On the back of one of my recent articles, I found myself in a well-intentioned argument about the state of affairs in this part of the world. My tormenter was a good mate who was challenging some of my views. The discussion was friendly and sporting. It was actually good fun.

And it got me thinking.

It got me thinking about the core needs of a good and decent society.

And it got me thinking about what’s really important beyond the most basic food, shelter and clothing as defined by Maslow’s hierarchy. It prompted me to ask the question: what constitutes a good and decent society?

So I scribbled down a few ideas. The list quickly grew to the point that a page was filled reasonably quickly. After a bit of self-interrogation, I concluded that the “top 10” necessities for a decent society probably lie in the following things:

At the top of my list is law and order. A decent society must provide citizens with an environment where they feel safe and they can go about their daily lives without fear of incident or accident. If such an event occurs, we want to know we can turn to a highly responsive and compassionate police force, who in turn are served by a judiciary that operates a fair and truthful process in a reasonable timeframe, thus ensuring a just outcome for all concerned.

Next up, access to quality healthcare. It was the first thing I wrote down. I suspect it’s top of mind because it’s so topical in this country at the moment. My generation has taken such access for granted for most of our lives. However, the system has been slowly crumbling for a long time now and it has taken a pandemic to bring it all out in the open.

It now seems acceptable to have patients waiting hours for medical attention in the hallways of emergency departments.

In some cases we hear of patients waiting in a tent outside an emergency department or hospital entrance. Ambulances, it seems, are now a luxury.

Depending on who you listen to, we are short of medical personnel, our hospitals are overwhelmed, and Covid and the flu season have decimated the little resilience that once existed in the system.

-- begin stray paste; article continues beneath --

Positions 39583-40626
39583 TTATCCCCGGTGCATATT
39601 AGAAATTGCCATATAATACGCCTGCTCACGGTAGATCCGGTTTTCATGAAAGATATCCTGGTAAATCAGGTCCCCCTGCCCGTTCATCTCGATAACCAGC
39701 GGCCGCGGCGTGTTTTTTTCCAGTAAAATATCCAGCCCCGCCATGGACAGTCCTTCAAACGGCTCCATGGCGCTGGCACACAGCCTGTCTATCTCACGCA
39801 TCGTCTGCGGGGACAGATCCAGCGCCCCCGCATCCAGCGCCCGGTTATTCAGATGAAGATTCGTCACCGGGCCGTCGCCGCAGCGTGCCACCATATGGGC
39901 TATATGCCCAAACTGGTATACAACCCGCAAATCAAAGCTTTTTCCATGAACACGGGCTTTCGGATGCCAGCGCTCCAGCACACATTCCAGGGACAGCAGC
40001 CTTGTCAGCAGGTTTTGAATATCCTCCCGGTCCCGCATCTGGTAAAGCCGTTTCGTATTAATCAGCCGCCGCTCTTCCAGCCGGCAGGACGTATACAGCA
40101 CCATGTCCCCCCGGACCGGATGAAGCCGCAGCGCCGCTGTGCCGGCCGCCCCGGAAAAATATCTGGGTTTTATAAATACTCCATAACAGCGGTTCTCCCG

I’m not sure where education should rate on a list like this. If we get education right up front, a lot of potential problems go away. The two issues highlighted above will diminish in a well-educated society. What I do know is that good education is a critical element of a good society. We need to get kids into school, keep them in school, and have them leaving secondary school as young adults who are able to fully function in the community.

Equality is a topic that has been debated for the ages the world over. One thing is for certain: it’s critical in a good and healthy society. In regimes around the world where equality and democracy have been compromised, failure of the state is a constant and certain outcome.

All people should be treated equally. Every person should be entitled to one vote. Everyone should be entitled to a good education, and be encouraged and supported in the development of skills that enable a career. Imagine a society where everyone is able to, and does contribute. As workers, as taxpayers, as engaged voters, and as mentors and leaders for the generations that follow.

At number five I have placed political integrity and transparency. Sometimes you don’t appreciate what you once had until it is gone. A good society requires well-qualified and capable people as leaders, and a well-intentioned and honest bureaucracy supporting them. Government is at its best when it doesn’t dominate our lives or the headlines. Good government should also be right-sized and fit for purpose.

Good government is when the water-cooler conversations are about the weekend sports results or the holiday you just had. If that conversation is constantly about the performance or failures of our local and national politicians and the governing organisations they represent, we have a problem.

Trade is a critical ingredient of a good society. People need access to goods and services. Trade enables necessities and luxuries alike to be delivered to the people who demand them. Trade also creates the economy. An economy where a small community or a large nation can earn its keep. Creating income and creating jobs. Trade is pivotal to economic wellbeing and success.

At the most basic level, trade creates opportunity for a community to gather and grow. Relationships are often built around the trading of goods and services, and those relationships pave the way for new opportunities and new communities.

Every person in a good society needs access to transportation. In this sense, access means a number of things. First, transport has to be available. Whether you travel by car, bus, plane or even boat, the ability to do so is first and foremost.